Gratitude can be for future benefits as well as past and present benefits. Gratitude for future benefits promotes optimism, and optimism faith. Both Western and Eastern religious traditions emphasize gratitude. In many Christian traditions, the most important rite is the Holy Communion or Eucharist—a term which derives from ‘eucharistia’, Greek for ‘thanksgiving’. Martin Luther himself spoke of gratitude as ‘the basic Christian attitude’. More than a mere feeling, Christian gratitude is a virtue, or disposition of the soul, that shapes our thoughts, feelings, and actions, and that is developed, refined, and exercised through a remembered relationship with God and His creation.

In contrast, ingratitude on the part of a beneficiary is hurtful, because it negates the efforts and sacrifices of the benefactor, thereby affronting him or her, and, more than that, affronting life itself. In Shakespeare’s King Lear, Lear says,

Ingratitude, thou marble-hearted fiend,

More hideous when thou show’st thee in a child

Than the sea-monster!

How sharper than a serpent’s tooth it is

To have a thankless child.

For philosopher David Hume, ingratitude is ‘the most horrible and unnatural crime that a person is capable of committing’. For philosopher Immanuel Kant, it is, quite simply, ‘the essence of vileness’.

Ingratitude, which, of course, has become the norm, corrodes social bonds and undermines public trust, leading to societies built on rights and entitlements rather than duties and obligations, societies built on me rather than us, and in which every aspect of human life has to be regulated, recorded, monitored, and managed.

Despite the great and many benefits that it confers, gratitude is hard to cultivate, because it opposes itself to deeply ingrained human traits, in particular, our striving to better our lot, our need to feel in control of our destiny, our propensity to credit ourselves for our successes while blaming others for our failures, and our belief in some sort of cosmic equality or justice.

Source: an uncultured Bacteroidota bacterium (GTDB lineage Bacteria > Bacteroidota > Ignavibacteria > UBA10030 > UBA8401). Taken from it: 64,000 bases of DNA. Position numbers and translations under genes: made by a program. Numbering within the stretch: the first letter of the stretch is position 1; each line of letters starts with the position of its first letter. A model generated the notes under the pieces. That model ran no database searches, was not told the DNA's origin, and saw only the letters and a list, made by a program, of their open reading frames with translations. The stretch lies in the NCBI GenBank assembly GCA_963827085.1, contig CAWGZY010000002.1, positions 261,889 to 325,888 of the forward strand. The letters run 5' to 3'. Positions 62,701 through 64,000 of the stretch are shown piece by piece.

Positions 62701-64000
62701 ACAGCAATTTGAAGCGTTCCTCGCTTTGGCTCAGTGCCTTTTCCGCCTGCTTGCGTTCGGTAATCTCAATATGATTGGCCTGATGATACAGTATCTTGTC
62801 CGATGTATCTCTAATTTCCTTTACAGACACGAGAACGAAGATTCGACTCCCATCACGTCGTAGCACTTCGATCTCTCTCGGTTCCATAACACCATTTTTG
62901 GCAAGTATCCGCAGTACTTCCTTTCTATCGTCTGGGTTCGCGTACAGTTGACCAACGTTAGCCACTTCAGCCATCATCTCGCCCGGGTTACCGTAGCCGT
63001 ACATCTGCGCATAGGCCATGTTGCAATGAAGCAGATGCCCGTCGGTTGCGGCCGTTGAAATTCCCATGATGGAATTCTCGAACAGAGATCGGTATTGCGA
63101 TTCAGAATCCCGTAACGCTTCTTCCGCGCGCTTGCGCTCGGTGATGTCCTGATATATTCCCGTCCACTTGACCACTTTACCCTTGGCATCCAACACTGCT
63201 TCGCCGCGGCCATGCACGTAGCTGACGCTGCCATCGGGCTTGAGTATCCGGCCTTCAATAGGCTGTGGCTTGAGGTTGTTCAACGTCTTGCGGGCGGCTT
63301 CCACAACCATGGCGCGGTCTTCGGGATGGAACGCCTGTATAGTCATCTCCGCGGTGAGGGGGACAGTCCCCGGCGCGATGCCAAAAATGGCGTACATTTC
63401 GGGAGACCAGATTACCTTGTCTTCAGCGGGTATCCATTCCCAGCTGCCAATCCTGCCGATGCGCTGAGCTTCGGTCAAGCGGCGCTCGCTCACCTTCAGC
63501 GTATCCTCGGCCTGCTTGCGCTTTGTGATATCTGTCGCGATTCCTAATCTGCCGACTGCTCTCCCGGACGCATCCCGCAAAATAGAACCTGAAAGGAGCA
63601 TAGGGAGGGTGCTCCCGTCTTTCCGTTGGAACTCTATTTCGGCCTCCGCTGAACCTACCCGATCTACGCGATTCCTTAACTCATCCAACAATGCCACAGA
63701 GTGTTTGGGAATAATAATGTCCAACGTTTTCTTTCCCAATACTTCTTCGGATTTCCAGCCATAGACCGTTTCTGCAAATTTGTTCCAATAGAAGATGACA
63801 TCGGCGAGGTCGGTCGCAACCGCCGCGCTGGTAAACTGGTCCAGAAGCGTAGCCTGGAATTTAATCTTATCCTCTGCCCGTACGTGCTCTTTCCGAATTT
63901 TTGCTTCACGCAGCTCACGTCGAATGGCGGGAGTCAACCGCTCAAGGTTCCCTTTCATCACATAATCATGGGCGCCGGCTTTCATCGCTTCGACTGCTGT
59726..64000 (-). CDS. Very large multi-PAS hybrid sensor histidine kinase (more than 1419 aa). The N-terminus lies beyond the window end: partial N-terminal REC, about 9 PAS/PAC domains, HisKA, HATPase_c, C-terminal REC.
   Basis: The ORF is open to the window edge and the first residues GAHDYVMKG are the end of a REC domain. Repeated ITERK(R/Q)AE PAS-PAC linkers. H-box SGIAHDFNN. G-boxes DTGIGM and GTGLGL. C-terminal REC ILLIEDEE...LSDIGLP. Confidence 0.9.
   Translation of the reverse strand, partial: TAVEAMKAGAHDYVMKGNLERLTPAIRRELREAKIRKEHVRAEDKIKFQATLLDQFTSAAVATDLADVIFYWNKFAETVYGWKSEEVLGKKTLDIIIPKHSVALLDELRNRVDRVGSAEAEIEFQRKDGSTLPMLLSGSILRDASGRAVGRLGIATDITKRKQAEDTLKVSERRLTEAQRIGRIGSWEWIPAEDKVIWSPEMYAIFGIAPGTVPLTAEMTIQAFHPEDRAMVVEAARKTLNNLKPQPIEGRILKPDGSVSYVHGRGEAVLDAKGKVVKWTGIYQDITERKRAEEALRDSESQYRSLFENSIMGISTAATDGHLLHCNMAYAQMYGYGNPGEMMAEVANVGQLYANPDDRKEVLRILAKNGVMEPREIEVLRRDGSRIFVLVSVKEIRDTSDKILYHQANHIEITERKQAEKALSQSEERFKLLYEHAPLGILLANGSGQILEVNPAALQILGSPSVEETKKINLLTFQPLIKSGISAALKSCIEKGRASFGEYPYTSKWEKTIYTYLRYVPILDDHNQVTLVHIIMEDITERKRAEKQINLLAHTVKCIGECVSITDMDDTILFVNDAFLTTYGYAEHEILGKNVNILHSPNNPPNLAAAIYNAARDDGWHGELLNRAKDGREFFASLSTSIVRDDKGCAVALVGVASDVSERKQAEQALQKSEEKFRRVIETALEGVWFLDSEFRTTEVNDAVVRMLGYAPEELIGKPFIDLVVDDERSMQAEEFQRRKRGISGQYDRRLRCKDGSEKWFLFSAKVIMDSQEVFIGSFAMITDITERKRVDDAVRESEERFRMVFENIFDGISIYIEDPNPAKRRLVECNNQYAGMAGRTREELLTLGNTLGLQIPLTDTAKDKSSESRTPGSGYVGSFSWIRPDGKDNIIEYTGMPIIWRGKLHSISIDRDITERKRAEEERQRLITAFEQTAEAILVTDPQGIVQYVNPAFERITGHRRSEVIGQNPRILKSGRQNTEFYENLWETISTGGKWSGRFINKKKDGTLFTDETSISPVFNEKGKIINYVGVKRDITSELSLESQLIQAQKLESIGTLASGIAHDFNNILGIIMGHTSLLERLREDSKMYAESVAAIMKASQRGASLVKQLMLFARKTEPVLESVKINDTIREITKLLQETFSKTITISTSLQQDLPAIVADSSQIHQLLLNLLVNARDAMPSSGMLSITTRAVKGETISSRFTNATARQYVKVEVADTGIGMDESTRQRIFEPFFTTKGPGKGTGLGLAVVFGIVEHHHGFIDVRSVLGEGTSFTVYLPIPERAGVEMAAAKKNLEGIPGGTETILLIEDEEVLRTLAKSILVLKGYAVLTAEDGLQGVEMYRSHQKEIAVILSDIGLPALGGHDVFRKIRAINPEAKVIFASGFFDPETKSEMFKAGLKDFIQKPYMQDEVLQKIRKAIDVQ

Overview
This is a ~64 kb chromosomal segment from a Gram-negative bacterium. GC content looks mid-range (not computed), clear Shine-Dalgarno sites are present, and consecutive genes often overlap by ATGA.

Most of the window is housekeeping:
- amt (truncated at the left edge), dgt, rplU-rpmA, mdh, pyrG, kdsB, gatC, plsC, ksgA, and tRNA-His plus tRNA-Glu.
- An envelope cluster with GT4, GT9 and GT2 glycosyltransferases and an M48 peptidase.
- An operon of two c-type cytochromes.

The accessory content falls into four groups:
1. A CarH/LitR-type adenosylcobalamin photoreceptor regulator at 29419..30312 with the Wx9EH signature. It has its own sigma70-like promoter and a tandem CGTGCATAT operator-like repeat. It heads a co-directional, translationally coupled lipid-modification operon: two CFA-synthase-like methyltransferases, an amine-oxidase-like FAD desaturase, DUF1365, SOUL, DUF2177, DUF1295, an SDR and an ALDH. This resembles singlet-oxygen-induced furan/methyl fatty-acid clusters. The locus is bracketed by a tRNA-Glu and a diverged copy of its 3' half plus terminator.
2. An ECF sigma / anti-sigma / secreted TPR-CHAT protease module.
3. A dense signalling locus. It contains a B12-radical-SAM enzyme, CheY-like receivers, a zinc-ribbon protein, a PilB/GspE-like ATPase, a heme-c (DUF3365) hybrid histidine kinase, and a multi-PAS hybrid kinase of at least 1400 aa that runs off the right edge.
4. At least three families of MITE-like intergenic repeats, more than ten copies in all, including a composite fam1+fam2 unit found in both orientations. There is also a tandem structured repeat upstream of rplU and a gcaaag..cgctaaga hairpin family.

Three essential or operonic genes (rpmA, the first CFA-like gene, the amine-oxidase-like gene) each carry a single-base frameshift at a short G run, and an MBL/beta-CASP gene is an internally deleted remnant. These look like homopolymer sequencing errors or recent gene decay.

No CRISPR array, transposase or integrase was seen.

Since human nature does not leave much place for it, gratitude is an attainment associated with emotional maturity—which is why children taught to parrot ‘thank you’ never really mean it. Conversely, many grown-ups express gratitude, or a semblance of gratitude, simply because doing so is useful or the ‘done thing’. Expressing gratitude is good manners, and the aim of good manners is to ape profundity when profundity is lacking.

In contrast, true gratitude is a rare virtue. There is a fable in Aesop about a slave who pulls a thorn out of the paw of a lion. Some time later, the slave and the lion are captured, and the slave is thrown to the lion. The hungry lion rushes bounding and roaring toward the slave, but, upon recognizing his friend, he fawns upon him and licks his hands like a friendly dog. ‘Gratitude’, Aesop concludes, ‘is the sign of noble souls’.

Like all virtues, gratitude requires great cultivation, until such a day as we can say,

‘Thank you for nothing.’

Pride: Vice or Virtue?

Pride derives from ‘prodesse’, Latin for ‘be useful’. Like embarrassment, shame, and guilt, pride is a self-conscious emotion that is strongly influenced by sociocultural norms and values.

Pride as a vice

On the one hand, pride is seen as a vice, and, on the other, as a virtue.

Pride as a vice is close to hubris or vanity. In Ancient Greece, hubris meant to defile or denigrate the gods, or to place oneself above them, and led to destruction or nemesis. Today, hubris denotes an inflated sense of one’s status, abilities, or accomplishments, especially if accompanied by haughtiness or arrogance. By definition, hubris is out of touch with reality, promoting conflict, enmity, and prejudice against out-group members.